Friday, May 31, 2019
Most of the expatriates face common issues at the time of buying or renting in Singapore. Most times, the rental prices for housing are higher than what they might expect. Thus, most of the expatriates inquire about buying a property.
On average, real estate in Singapore is not cheap. Moreover, it does require a time commitment. When you are an expat, you need to consider asking certain questions before buying or renting in Singapore.
Here is a list of the 5 most important questions for expats to consider before they buy or rent in Singapore:
Keep in mind that in Singapore, there are some different property classes. These include public housing or HDB flats. A good part of the populace lives here. This housing is usually not available for foreigners to purchase. When it comes to private residential property, foreigners can only purchase 10 years after completion of construction. These are usually costlier with lesser restrictions on foreign ownership. Same goes for executive condominiums. These are public-private hybrids.
Thus, private property is the top option for foreigners, mainly those who are looking to purchase in Singapore. Most of the non-landed private property, such as condominium projects and apartment buildings, do not have restrictions on foreign ownership. It is the common choice of expatriates and foreigners. In the case of landed property, foreigners need to seek approval from the Land Dealings Authority Unit before the purchase. However, it is not the same if the house is part of a larger condominium project, or located on the luxury enclave of Sentosa Cove.
Every type of property is available for rental to foreigners and expatriates. When it comes to public housing, only Singaporean citizens can rent out their entire flats. They are expected to need to meet a five-year minimum occupancy period prior to leasing out to you.
In case you are looking to rent a public housing flat, you must check if the owner/landlord has met these criteria. This is mainly because the state will evict you if you have rented out the flat illegally.
Most of the expats buying in Singapore need to consider how long they intend to hold on to the property for. The Singapore government levies a Sellers Stamp Duty (SSD) for any seller who is selling a home within a period of the first four years of buying.
Even when you think of moving out of Singapore early, you can consider renting out the property for passive income. The gross rental yield for Singapore property is between 2.5 - 5 percent. However, the yield highly depends on market conditions and the concerned property.
Keep in mind that private property in Singapore is pretty expensive. You will have to do a careful property search in Singapore. Most of the major banks will loan mortgages to non-Singaporeans who can demonstrate the required income. However, there are certain regulations that stipulate that they can only loan you up to 80 percent of the value of the apartment. Thus, you might expect to pay upwards of SGD$200,000 only in down-payment. The prices tend to rise more once to go towards the core.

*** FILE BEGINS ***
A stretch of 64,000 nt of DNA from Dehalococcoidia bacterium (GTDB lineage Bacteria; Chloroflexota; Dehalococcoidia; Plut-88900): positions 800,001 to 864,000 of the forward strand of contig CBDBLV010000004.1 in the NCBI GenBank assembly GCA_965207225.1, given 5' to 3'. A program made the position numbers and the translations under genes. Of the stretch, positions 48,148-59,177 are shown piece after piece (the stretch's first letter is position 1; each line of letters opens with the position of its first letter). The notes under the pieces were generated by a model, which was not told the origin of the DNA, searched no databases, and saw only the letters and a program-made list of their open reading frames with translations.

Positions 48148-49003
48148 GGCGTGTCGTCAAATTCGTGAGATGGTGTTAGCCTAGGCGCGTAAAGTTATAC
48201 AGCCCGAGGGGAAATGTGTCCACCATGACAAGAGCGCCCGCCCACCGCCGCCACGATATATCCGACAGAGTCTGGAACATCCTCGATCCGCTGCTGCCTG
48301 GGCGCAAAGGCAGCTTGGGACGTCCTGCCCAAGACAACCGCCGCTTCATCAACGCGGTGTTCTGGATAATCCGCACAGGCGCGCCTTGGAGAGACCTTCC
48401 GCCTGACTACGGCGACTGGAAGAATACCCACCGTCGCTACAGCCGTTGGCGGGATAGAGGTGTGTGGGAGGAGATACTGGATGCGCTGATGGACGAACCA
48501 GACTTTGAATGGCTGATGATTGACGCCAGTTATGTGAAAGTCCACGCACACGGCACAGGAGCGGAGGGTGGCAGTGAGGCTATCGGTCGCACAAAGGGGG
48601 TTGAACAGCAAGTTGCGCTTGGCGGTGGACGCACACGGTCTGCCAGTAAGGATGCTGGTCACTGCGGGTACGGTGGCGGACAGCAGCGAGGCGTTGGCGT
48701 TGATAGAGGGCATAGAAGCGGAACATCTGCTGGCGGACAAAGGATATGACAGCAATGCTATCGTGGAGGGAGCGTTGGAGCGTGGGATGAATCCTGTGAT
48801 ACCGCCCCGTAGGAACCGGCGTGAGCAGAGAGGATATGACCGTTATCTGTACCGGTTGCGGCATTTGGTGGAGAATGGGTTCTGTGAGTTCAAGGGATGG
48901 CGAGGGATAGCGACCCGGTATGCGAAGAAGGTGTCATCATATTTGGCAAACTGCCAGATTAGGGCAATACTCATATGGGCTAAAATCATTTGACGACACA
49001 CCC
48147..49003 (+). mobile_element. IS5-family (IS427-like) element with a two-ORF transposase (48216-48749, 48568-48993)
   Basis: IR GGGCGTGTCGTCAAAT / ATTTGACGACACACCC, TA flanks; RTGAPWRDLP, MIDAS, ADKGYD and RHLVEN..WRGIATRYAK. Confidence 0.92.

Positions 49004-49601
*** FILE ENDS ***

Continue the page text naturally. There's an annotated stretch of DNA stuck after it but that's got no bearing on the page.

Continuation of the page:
If you lock yourself into a piece of property and a mortgage, there is a bunch of trade-offs. When you are planning to be a renter in Singapore, you might have to live in various areas.
You can use the down-payment for other investments, such as mutual funds or stocks. You can even plan to buy real estate in another market. Moreover, as far as the cost of a servicing a mortgage and overall homeownership in Singapore is concerned, you might get over-stretched if you also had to pay down property in your own home country.
Most of the foreigners cannot purchase HDB flats. Usually, your home insurance policy comprises of a plan that provides renovation, fire & theft and contents coverage. You do not need to build coverage. This is because your condo's management will take care of the building grounds. If you wish to go for a home insurance policy, you must find a plan that offers good renovation and contents coverage. You must also go for certain benefits that can come in handy.
In general, prices vary between S$51 to S$278 for an annual plan. However, you must be careful not to buy based only on price. This is more important to abide by if this is your first real estate purchase. It is then that you can match your coverage to the cost of renovation and home contents.
The Residential Property Act (RPA) is amended on 19 July 2005. This was established to allow foreigners to purchase apartments in non-condominium developments of less than 6 levels without the need to gather prior approval.
As far as restricted property such as vacant land landed properties such as bungalows, semi-detached and terraced houses, is concerned, prior approval is still required. This is mainly needed if foreigners wish to buy. Most of the landed properties is a special bunch of residential property that Singaporeans aspire to own. Foreigner renters and buyers need to apply for approval from Singapore Land Authority prior to buying.
Keep in mind that finding an economical house in a central area with urban facilities and top-level services in Singapore can be challenging. In a majority of cases, expats find it difficult to decide the ideal location. As per a report made by the Economic Intelligence Unit in March 2018, Singapore holds the title of the most costly city for expatriates.
Expatriates need to know that the cost of living in Singapore may not be budget- friendly, after all. If you are an economic-conscious expat, you must consider this point! Also, keep in mind that because the city-state is small, land for development is reduced. This certainly impacts accommodation.